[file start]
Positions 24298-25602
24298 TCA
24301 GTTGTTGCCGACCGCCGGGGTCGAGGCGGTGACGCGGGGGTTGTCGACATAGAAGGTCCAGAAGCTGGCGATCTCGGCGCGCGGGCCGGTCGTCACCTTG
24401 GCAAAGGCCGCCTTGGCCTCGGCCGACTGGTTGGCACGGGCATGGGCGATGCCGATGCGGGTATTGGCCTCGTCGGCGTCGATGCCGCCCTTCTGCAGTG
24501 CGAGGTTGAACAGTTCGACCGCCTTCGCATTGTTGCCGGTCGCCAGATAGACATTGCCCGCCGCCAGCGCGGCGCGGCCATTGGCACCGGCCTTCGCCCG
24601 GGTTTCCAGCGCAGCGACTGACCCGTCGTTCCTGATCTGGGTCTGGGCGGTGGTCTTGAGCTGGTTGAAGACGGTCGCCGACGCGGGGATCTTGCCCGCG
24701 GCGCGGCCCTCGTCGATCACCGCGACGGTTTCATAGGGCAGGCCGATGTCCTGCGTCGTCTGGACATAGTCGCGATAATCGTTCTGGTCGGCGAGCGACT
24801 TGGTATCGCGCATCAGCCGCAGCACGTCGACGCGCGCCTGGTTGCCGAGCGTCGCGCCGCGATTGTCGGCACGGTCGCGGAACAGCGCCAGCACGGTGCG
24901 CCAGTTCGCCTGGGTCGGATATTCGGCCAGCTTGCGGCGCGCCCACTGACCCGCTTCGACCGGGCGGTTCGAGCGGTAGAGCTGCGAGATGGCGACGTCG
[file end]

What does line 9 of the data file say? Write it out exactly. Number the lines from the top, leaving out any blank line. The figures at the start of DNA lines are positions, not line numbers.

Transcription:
24901 CCAGTTCGCCTGGGTCGGATATTCGGCCAGCTTGCGGCGCGCCCACTGACCCGCTTCGACCGGGCGGTTCGAGCGGTAGAGCTGCGAGATGGCGACGTCG